Friday, March 23, 2012

Travelling in Australia with a Baby who is Teething

Before we relocate to Chile, we are taking a week's  holiday driving a great big equilateral triangle (For a given definition of triangle, and an even looser definition of equilateral) through Australia's Top End.   
I have three words for you, and they are magic:  Australian Shearing Songs. 
            Australians don't have a wild west - not the way North America did. White Australia was a convict colony, pure and simple. There was no war for independence.  There was no indigenous populations sufficiently well enough organized to fight back against us.  We didn't need a manifest destiny.  
            We had Bushrangers for our outlaws, and because the police weren't always much nicer, we built them up a bit, but there wasn't anything more than wistful ambiguity about what those boys were up to. There was just the land - dry, dusty, marginal land spreading out everywhere you looked and with nothing we counted worth considering in our way, we spread out across it. With sheep.  We white folks sent sheep inland by the millions and colonized the continent on their wooly backs.
Guess what our folk songs are about?  Waltzing Matilda, Ryebuck Shearer, Click go the Shears, Tie Me Kangaroo Down Sport - they're all about those dusty, snaggle-backed sheep and the men who worked them. 
The songs have got Heroic Ringers, (the fastest shearers in the shed) and Dying Swaggers (the old worn-out men that hung around the place and died there, knowing the ways of the sheep and the shears through to their fingertips) but mostly, they've got the thousands of miles of dusty outback track that the shearers walked on their way between the stations.
            The Sproglet loved every single song.  Preferably played at fifty thousand decibels on the car stereo, with all of us singing along at the tops of our voices, waiting for the tired, grizzly howling to stop and the poor child to fall asleep.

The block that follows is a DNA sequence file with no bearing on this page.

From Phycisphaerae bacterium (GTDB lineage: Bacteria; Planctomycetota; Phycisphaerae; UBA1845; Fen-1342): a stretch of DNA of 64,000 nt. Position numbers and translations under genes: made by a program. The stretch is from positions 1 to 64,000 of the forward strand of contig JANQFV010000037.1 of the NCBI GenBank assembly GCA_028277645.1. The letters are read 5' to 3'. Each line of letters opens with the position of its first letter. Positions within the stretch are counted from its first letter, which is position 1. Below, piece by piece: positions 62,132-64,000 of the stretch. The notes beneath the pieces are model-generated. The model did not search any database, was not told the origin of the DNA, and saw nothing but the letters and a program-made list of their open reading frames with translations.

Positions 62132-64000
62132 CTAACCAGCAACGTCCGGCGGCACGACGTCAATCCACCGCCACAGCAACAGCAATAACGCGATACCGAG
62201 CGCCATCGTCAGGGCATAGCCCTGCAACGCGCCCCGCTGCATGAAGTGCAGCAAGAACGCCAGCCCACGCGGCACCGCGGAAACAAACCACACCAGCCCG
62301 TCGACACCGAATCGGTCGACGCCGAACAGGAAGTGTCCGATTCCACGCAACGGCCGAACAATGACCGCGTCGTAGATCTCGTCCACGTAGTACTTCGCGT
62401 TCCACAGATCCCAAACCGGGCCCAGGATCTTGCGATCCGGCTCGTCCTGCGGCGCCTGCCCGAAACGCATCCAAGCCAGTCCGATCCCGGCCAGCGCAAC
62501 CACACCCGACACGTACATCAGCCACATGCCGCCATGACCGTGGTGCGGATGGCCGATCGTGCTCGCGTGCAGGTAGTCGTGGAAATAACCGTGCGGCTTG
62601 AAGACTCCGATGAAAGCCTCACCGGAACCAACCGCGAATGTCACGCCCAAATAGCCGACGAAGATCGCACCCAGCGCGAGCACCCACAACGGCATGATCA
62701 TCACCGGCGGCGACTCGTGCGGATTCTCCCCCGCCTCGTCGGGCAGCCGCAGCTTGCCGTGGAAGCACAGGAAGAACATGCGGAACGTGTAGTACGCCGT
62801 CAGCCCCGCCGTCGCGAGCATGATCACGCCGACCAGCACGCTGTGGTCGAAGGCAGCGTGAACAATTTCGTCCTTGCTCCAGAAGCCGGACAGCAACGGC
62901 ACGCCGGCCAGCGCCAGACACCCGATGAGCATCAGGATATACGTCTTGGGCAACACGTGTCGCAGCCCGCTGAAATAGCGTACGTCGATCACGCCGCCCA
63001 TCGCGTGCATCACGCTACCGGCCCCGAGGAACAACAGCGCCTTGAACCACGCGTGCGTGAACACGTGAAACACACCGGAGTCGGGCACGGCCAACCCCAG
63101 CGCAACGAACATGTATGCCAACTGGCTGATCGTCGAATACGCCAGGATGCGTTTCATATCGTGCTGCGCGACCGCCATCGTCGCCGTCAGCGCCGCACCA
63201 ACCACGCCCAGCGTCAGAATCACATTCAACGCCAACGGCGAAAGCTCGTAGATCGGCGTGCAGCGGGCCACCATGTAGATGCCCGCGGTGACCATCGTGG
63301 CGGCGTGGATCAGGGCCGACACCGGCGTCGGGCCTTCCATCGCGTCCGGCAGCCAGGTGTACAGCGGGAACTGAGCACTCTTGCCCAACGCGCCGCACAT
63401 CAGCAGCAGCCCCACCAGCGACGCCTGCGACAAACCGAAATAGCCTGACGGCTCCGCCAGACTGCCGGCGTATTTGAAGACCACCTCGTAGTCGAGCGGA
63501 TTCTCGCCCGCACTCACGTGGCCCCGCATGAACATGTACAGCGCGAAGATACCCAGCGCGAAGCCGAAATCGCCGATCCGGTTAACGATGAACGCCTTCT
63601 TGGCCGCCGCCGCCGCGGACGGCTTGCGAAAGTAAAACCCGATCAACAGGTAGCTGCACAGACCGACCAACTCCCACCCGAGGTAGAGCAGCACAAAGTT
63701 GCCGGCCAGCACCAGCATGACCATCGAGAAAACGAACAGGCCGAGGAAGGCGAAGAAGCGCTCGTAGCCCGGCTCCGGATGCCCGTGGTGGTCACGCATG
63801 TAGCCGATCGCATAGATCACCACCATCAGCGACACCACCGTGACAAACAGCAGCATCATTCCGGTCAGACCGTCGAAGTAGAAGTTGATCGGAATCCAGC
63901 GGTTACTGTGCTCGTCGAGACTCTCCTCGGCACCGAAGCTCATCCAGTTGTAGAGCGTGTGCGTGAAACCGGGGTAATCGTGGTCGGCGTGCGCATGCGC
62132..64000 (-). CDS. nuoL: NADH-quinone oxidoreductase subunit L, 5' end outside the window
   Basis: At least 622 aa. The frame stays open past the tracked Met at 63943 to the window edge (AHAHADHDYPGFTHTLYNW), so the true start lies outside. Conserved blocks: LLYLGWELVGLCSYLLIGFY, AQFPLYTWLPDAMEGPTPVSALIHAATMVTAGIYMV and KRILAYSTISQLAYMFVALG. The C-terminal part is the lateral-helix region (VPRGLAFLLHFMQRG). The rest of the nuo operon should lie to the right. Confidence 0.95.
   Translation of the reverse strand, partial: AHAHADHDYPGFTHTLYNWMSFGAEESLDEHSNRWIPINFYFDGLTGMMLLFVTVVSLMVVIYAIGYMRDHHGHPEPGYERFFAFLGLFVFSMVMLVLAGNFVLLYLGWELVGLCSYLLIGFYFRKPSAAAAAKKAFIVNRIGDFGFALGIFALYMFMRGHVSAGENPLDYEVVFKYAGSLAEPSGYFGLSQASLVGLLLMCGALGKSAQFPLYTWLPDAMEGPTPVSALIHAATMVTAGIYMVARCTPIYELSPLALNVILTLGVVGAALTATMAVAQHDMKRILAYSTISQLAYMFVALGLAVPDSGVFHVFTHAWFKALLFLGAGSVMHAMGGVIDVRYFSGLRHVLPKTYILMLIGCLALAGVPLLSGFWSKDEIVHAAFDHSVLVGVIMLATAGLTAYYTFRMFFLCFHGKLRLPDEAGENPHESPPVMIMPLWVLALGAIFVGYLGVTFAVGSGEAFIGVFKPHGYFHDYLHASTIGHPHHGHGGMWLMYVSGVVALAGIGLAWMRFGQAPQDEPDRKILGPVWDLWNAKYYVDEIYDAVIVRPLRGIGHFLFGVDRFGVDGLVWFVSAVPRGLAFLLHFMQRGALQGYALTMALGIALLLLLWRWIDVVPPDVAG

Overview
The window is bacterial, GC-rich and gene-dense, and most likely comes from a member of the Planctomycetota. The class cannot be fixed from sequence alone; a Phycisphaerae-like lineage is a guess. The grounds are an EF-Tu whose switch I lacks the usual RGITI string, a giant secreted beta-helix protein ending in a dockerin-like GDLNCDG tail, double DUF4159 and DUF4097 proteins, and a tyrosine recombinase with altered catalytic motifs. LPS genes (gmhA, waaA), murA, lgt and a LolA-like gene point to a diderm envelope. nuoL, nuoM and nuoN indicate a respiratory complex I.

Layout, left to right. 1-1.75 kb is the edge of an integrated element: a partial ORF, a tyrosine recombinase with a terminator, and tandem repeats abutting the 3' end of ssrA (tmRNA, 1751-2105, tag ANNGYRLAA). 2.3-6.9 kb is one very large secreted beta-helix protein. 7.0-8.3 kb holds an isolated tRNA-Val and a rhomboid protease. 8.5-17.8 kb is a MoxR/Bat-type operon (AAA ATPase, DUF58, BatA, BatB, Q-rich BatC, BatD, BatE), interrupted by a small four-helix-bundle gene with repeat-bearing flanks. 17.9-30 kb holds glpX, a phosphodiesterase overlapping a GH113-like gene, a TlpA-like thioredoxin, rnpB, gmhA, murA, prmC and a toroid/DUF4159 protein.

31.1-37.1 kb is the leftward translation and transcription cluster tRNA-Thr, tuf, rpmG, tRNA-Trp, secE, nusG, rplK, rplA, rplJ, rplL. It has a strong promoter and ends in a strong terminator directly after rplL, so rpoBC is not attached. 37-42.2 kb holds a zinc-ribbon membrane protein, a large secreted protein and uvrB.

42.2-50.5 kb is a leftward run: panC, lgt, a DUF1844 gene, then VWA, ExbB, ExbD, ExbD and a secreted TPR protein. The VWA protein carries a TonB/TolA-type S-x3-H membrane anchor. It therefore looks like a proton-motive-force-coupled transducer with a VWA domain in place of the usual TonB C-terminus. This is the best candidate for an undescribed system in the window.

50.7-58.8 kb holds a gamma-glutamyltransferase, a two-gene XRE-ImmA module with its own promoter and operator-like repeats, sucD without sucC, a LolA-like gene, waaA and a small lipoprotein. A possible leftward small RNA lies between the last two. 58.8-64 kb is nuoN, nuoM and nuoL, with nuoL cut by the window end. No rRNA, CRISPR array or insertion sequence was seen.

"Only two hundred more kilometers to Gundagai!"  We'd sing.  "'There's a track, Winding back, to an old-fashioned shack-"
One evening, at the end of a night cruise on the Katherine River, the Sproglet decided that she'd had enough.  Of everything.  Right on the edge of a dusty camping ground.  The smile vanished, the eyes squinched shut, the mouth opened and she roared.  She'd been battering around Australia strapped to a child seat in a van for weeks without any sort of proper schedule or proper bath-times and she wanted to tell us every single thing she thought about every single bit of it.
            It was late in the evening - almost nine o'clock. Australian camping demographic is mostly over 60. They tend to retire early.
            In a fit of desperation, I opened up my own mouth and joined her. 
            "Give me a home among the gum trees-"
            "-With lots of plum trees"  Pippa sang. Then Sandor, then Thea and Mr Tabubil  -
            " -A Sheep or Two and a Kangaroo-" 
            We belted the song out into the night. Fumbling with the door handle, Sandor wrenched open the driver-side door and rammed the key into the ignition slot -
            And fifty thousand decibels of bush band roared out of the car stereo across the darkened campsite
            We staggered backward, stunned into silence by the sheer volume of the sound.
            "Get in the car!"
            For a moment, her eyes popping with disbelief, even the Sproglet stopped howling, and then she opened her mouth again and let the world know.  
            "An OLD Rocking CHAIR" We bellowed right back at her, pitching her headfirst into her car seat and snapping the buckles shut.  Sandor turned on the car lights to look for the volume knob, and there we all were - spotlit like singing angels as we threw ourselves into the van, night-blind.  At any moment we expected mobs of campers with torches and pitchforks to surround us, screaming Australian imprecations and explaining what they thought of things.
            Pippa and Thea manhandled the van doors closed at the same time that Sandor found the volume knob and for the campsite, at least, the volume abruptly ceased.  Sandor wrestled the van into gear and we got the hell out of there in a choking cloud of Northern Territory Dust.
            And the Sproglet fell asleep. Just like that. While we wrung the sound out of our ears. It's a good life, being 14 months old.

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